By the light of the fires and the tapers and candles he could see in each apartment a furnishing such as might not be met with in many a castle: carved chests and bureaus and armchairs from Italy, clocks here and there, Venetian glass, precious bronze candlesticks, weapons from the Orient, which were inlaid with turquoise and hanging from wall mats. On the floors soft Crimean rugs, and on two long walls were pieces of tapestry which would have adorned the halls of any magnate.

˝These came to them from trade,˝ thought Pan Gideon, with well-defined anger, ˝and now they can turn up their noses and boast of wealth won not by weapons.˝

But Pan Serafin's heartiness and real hospitality disarmed the old noble, and when he heard, somewhat later, the clatter of dishes in the dining-hall near them, he was perfectly mollified.

To warm the guests who had come out of cold they brought heated, spiced wine immediately. They began then to discuss the recent peril. Pan Gideon had great praise for Pan Stanislav, who, instead of sitting in a warm room at home, had saved people on the highroad without regarding the terrible frost, and the toil, and the danger.

˝Of a truth,˝ said he, ˝thus, in old days, did those famous knights act, who, wandering through the world, saved men from cannibals, dragons, and various other vile monsters.˝

˝If any man of them saved such a marvellous princess as this one,˝ added Stanislav, ˝he was as happy at that time as we are this minute.˝

˝No man ever saved a more wonderful maiden! True, as God is dear to me! He has told the whole truth!˝ cried the four Bukoyemskis with enthusiasm.

Panna Anulka smiled in so lovely a fashion that two charming dimples appeared in her cheeks, and she dropped her eyelids.

But the compliment seemed over bold to Pan Gideon, for his ward, though an orphan without property, was descended from magnates, hence he changed the conversation.

˝But have your graces,˝ asked he, ˝been moving long on the road in this fashion?˝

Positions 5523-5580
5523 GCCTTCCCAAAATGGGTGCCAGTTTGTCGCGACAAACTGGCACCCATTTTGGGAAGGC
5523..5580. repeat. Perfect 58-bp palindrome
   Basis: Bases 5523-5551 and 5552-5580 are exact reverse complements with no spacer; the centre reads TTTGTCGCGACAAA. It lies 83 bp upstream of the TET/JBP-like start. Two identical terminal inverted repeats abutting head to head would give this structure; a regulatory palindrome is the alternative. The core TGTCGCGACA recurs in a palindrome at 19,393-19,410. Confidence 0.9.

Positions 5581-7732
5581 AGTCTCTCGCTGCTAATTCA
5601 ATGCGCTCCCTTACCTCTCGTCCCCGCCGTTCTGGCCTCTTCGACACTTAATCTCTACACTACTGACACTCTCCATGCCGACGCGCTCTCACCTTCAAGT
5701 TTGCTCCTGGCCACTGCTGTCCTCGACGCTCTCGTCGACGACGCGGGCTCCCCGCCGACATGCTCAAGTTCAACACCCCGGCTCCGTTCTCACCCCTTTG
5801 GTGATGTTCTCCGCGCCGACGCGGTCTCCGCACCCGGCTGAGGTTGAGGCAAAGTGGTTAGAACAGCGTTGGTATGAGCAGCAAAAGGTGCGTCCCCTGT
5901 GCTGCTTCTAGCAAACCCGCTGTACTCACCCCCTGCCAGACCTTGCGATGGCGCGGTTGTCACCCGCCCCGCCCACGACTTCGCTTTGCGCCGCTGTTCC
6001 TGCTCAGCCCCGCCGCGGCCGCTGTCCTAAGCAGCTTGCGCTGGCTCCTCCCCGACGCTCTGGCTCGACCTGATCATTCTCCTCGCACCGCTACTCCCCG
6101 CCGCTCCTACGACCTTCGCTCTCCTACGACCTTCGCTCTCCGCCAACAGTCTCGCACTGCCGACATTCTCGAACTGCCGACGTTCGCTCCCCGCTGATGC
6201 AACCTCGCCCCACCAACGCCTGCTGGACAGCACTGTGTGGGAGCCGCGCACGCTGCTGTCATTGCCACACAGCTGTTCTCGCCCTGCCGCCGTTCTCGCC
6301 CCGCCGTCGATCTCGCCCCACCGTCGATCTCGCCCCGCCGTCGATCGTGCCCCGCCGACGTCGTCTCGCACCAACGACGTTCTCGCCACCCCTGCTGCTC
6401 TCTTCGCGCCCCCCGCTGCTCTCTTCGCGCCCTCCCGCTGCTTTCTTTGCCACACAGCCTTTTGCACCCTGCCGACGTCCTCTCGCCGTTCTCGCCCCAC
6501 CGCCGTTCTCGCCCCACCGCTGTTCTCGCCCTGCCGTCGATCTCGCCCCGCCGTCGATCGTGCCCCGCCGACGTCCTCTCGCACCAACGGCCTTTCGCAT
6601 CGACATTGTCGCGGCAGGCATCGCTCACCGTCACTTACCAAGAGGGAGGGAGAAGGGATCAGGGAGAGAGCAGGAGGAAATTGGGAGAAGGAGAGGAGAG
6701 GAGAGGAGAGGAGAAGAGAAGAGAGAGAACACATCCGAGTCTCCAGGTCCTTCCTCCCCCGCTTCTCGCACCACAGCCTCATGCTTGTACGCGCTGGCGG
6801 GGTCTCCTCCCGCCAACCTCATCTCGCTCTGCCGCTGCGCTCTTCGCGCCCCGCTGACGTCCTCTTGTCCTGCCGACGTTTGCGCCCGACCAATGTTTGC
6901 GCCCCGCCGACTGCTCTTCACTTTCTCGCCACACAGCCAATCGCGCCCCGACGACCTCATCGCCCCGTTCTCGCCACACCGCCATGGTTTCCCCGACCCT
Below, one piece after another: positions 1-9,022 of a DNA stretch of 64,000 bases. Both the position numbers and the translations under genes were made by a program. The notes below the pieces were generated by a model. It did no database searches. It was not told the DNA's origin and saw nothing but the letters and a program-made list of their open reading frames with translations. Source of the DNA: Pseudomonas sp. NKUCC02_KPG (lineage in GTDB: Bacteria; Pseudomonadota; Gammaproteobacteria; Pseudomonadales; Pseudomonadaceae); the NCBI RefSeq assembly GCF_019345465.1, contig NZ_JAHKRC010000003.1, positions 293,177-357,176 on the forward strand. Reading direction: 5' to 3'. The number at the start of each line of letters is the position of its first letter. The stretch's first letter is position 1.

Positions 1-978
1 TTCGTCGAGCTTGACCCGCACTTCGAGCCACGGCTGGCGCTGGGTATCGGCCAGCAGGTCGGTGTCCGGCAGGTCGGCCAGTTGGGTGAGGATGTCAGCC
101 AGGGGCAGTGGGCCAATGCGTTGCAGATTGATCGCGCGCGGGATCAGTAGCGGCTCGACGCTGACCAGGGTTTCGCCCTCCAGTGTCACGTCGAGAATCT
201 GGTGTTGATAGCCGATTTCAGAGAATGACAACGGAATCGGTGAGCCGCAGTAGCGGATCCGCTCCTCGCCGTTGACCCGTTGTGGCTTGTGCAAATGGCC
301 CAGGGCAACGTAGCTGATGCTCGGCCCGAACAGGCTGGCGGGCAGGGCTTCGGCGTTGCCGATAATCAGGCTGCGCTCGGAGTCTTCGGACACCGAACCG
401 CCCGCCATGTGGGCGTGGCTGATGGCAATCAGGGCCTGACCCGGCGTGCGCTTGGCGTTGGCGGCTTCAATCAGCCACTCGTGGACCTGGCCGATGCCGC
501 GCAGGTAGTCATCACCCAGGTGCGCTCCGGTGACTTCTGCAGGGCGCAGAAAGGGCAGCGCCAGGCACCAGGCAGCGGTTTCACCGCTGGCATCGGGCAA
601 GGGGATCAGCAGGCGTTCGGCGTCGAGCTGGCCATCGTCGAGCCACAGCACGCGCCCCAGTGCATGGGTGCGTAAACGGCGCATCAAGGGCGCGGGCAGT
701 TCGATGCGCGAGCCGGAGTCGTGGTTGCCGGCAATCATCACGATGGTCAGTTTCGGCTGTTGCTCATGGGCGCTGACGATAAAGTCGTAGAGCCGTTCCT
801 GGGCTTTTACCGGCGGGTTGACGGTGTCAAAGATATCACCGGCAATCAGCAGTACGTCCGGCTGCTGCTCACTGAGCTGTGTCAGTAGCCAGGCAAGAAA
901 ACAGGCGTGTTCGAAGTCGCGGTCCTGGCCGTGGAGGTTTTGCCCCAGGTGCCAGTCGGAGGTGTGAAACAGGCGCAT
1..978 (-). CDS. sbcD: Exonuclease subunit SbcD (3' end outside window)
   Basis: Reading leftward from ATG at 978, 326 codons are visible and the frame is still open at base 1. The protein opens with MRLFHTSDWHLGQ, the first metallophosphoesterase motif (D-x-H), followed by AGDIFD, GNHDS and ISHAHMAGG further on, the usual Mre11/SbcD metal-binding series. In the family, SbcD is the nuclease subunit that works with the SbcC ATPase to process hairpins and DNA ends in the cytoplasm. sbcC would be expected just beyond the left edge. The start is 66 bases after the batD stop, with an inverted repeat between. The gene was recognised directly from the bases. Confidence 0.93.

˝Since the great snows fell, and we shall keep on till the frost stops,˝ said Stanislav.

˝And have ye killed many wolves?˝

˝Enough to give overcoats to all of us.˝

Here the Bukoyemskis laughed as loud as if four horses were neighing, and when they had quieted a little, Mateush, the eldest one added,–

˝His Grace the King will be proud of his foresters.˝

˝True,˝ said Pan Gideon. ˝And I have heard that ye are head foresters in the king's wilderness in these parts. But do not the Bukoyemskis originate in the Ukraine?˝

˝We are of those Bukoyemskis.˝

˝Indeed–indeed–of good stock, the Yelo-Bukoyemskis are connected there with even great houses.˝

˝And with St. Peter!˝ added Lukash.

˝Eh!˝ said Pan Gideon. And he began to look around with suspicion and sternly at the brothers to see if they were not trying to jest with him. But their faces were clear, and they nodded with earnest conviction, confirming in this way the words of their brother. Pan Gideon was astonished immensely, and repeated: ˝Relatives of Saint Peter? But how is that?˝

˝Through the Pregonovskis.˝

˝Indeed! And the Pregonovskis?˝

˝Through the Usviats.˝

˝And the Usviats through some one else,˝ said the old noble, with a smile, ˝and so on to the birth of Christ, the Lord. So! It is a great thing to have relatives in a senate down here, but what must it be to have kinsmen in the heavenly assembly–promotion is certain in that case. But how have ye wandered to our wilderness from the Ukraine, for men have told me that ye are some years in this neighborhood?˝

˝About three. Rebellions have long since levelled everything in the Ukraine, and boundaries have vanished. We would not serve Pagans in partisan warfare, so we served first in the army and then became tenants till Pan Malchinski, our relative, made us chief foresters in this place.˝

˝Yes,˝ said Pan Serafin, ˝I wondered that we found ourselves side by side in this wilderness, for we are not of this country, but the changing fortunes of men have transported us hither. The inheritance of your mightiness,˝ here he turned to Pan Gideon, ˝is also, as I know, in Rus near the castle of Pomorani.˝

Pan Gideon quivered at this, as if some one had struck an open wound in his body.

˝I had property there, and I have it there still,˝ said he, ˝but those places to me are abhorrent, for misfortunes alone struck me there, just like thunderbolts.˝